Does the mother always get Child Custody in Indiana?

Posted By : admin
Category : Divorce/Family Law
07 - Mar - 2016

In Indiana, the mother of children is not always awarded primary physical custody of any children during a divorce proceeding.  The legal standard that an Indiana Court will use to determine child custody is “the best interests of the child.”  This legal standard allows the judge to take a wide array of factors into consideration in order to determine which household will primarily be the best place for the child.

Indiana code states that, in order to determine the best interests of the child for physical custody, the Court may take into consideration:

(1) The age and sex of the child.
(2) The wishes of the child’s parent or parents.
(3) The wishes of the child, with more consideration given to the child’s wishes if the child is at least fourteen (14) years of age.
(4) The interaction and interrelationship of the child with:
(A) the child’s parent or parents;
(B) the child’s sibling; and
(C) any other person who may significantly affect the child’s best interests.
(5) The child’s adjustment to the child’s:
(A) home;
(B) school; and
(C) community.
(6) The mental and physical health of all individuals involved.
(7) Evidence of a pattern of domestic or family violence by either parent.
(8) Evidence that the child has been cared for by a de facto custodian, and if the evidence is sufficient, the court shall consider the factors described in section 8.5(b) of this chapter.

The Court is also free to take additional information into consideration when determining physical custody, so long as that information is relevant.  As a result, litigation surrounding physical custody might include evidence provided by the parties concerning the following:

-Is the mother or the father the child’s primary caregiver?  Who helps the child get ready in the morning, puts them to bed, reads them a bed time story, helps with their homework, etc.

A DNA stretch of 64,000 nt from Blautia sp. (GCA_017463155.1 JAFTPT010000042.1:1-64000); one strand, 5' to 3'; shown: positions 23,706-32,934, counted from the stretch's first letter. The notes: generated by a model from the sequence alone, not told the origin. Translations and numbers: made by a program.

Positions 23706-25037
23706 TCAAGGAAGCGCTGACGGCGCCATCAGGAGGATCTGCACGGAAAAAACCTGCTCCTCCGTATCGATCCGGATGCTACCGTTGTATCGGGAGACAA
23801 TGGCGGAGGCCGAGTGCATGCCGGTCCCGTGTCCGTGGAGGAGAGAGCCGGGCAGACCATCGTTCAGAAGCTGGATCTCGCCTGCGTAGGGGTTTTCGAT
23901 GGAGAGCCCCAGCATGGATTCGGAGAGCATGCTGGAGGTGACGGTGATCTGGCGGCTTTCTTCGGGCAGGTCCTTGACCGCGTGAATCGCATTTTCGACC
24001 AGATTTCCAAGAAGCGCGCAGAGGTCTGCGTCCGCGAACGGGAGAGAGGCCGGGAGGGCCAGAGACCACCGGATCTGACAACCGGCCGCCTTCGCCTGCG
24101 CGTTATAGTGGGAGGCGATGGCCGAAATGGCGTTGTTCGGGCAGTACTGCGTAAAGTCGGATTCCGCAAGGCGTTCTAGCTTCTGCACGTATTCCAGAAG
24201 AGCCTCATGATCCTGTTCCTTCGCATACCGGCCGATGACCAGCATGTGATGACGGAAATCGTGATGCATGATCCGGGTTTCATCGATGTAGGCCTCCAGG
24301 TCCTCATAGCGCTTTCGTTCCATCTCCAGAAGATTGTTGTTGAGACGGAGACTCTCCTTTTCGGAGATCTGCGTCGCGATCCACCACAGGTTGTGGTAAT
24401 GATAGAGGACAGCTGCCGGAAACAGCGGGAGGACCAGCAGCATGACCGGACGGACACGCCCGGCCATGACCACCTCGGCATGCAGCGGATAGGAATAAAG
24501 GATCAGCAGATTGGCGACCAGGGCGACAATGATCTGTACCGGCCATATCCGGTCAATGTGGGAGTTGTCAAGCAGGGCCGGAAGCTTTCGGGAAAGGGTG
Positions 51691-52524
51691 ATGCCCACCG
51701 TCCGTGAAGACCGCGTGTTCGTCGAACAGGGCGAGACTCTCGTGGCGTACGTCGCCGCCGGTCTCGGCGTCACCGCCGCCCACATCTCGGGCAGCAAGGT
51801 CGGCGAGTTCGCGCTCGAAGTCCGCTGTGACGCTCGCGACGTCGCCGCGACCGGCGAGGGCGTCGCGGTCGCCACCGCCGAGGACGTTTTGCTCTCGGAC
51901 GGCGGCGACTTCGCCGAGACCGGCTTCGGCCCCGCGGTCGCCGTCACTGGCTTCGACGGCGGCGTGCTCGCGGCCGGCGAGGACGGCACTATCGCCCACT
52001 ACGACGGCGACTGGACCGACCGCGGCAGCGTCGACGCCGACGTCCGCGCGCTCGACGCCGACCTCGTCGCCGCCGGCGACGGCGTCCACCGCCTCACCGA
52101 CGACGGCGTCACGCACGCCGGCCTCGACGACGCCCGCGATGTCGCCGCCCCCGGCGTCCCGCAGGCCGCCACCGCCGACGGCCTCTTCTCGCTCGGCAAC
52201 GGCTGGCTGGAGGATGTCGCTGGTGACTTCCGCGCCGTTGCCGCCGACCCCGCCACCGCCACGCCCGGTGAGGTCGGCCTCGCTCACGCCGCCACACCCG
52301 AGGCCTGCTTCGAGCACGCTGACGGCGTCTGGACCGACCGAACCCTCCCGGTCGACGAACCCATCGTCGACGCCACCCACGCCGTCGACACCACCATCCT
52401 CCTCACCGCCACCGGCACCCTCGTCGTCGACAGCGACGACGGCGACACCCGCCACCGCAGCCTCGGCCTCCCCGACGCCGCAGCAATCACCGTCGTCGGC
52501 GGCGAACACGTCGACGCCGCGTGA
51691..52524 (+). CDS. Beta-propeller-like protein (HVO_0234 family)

-What are the work schedules of the mother and father?  Would it be better for the child to be with one or the other primarily due to very long work hours?

-Is one parent primarily involved in the child’s medical care?  This would likely be an especially important consideration in the event that the child has a serious illness or special needs.

The above are just a few examples of numerous facts that the Court might take into consideration when determining physical custody.  As a result of the best interests of the child test it is important for those getting ready to file for divorce or going through divorce in Indianapolis or the surrounding areas to meet with a divorce attorney to discuss how decisions made prior to and during divorce might affect the outcome of the Court’s child custody determination.  If you would like to schedule a consultation to meet with divorce attorney Jayson Gilbert at the office of Halcomb Singler, LLP, located on Main Street near the Carmel Arts and Design District in Carmel, Indiana, call our office at (317) 575-8222 or click here.

*No attorney-client relationship with the firm of Halcomb Singler, LLP, is created through this blog. Also, please note that the attorneys at Halcomb Singler, LLP, are licensed in Indiana and do not seek to practice law in any jurisdiction in which they are not properly authorized to do so. The information contained in this blog is general in nature and should not be relied upon for the circumstances of any individual(s) or businesses.

**Halcomb Singler, LLP, is a debt relief agency. It helps people file for bankruptcy under the bankruptcy code.